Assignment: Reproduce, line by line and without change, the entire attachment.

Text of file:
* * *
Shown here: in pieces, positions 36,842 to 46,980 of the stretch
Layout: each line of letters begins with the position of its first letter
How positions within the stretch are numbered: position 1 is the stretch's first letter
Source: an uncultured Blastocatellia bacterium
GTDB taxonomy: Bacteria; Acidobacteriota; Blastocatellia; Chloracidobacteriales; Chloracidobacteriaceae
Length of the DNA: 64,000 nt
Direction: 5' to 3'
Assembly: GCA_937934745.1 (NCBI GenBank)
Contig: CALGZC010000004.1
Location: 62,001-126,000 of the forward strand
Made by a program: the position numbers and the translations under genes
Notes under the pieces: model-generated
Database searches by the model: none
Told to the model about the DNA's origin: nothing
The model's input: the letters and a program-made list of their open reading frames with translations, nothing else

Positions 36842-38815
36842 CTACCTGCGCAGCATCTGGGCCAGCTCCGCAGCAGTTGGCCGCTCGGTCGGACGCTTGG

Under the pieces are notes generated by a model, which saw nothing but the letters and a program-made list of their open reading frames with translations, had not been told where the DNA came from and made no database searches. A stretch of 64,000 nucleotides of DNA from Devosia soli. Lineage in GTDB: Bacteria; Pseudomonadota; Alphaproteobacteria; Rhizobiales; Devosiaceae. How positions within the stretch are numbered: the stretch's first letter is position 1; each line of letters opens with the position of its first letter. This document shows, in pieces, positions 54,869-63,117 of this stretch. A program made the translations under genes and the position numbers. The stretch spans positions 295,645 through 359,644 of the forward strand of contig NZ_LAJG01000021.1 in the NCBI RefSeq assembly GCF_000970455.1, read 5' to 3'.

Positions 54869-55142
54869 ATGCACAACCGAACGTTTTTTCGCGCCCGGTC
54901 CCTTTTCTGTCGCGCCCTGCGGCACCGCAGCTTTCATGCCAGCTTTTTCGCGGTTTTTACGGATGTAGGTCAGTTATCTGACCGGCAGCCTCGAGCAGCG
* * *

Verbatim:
Shown here: in pieces, positions 36,842 to 46,980 of the stretch
Layout: each line of letters begins with the position of its first letter
How positions within the stretch are numbered: position 1 is the stretch's first letter
Source: an uncultured Blastocatellia bacterium
GTDB taxonomy: Bacteria; Acidobacteriota; Blastocatellia; Chloracidobacteriales; Chloracidobacteriaceae
Length of the DNA: 64,000 nt
Direction: 5' to 3'
Assembly: GCA_937934745.1 (NCBI GenBank)
Contig: CALGZC010000004.1
Location: 62,001-126,000 of the forward strand
Made by a program: the position numbers and the translations under genes
Notes under the pieces: model-generated
Database searches by the model: none
Told to the model about the DNA's origin: nothing
The model's input: the letters and a program-made list of their open reading frames with translations, nothing else

Positions 36842-38815
36842 CTACCTGCGCAGCATCTGGGCCAGCTCCGCAGCAGTTGGCCGCTCGGTCGGACGCTTGG

Under the pieces are notes generated by a model, which saw nothing but the letters and a program-made list of their open reading frames with translations, had not been told where the DNA came from and made no database searches. A stretch of 64,000 nucleotides of DNA from Devosia soli. Lineage in GTDB: Bacteria; Pseudomonadota; Alphaproteobacteria; Rhizobiales; Devosiaceae. How positions within the stretch are numbered: the stretch's first letter is position 1; each line of letters opens with the position of its first letter. This document shows, in pieces, positions 54,869-63,117 of this stretch. A program made the translations under genes and the position numbers. The stretch spans positions 295,645 through 359,644 of the forward strand of contig NZ_LAJG01000021.1 in the NCBI RefSeq assembly GCF_000970455.1, read 5' to 3'.

Positions 54869-55142
54869 ATGCACAACCGAACGTTTTTTCGCGCCCGGTC
54901 CCTTTTCTGTCGCGCCCTGCGGCACCGCAGCTTTCATGCCAGCTTTTTCGCGGTTTTTACGGATGTAGGTCAGTTATCTGACCGGCAGCCTCGAGCAGCG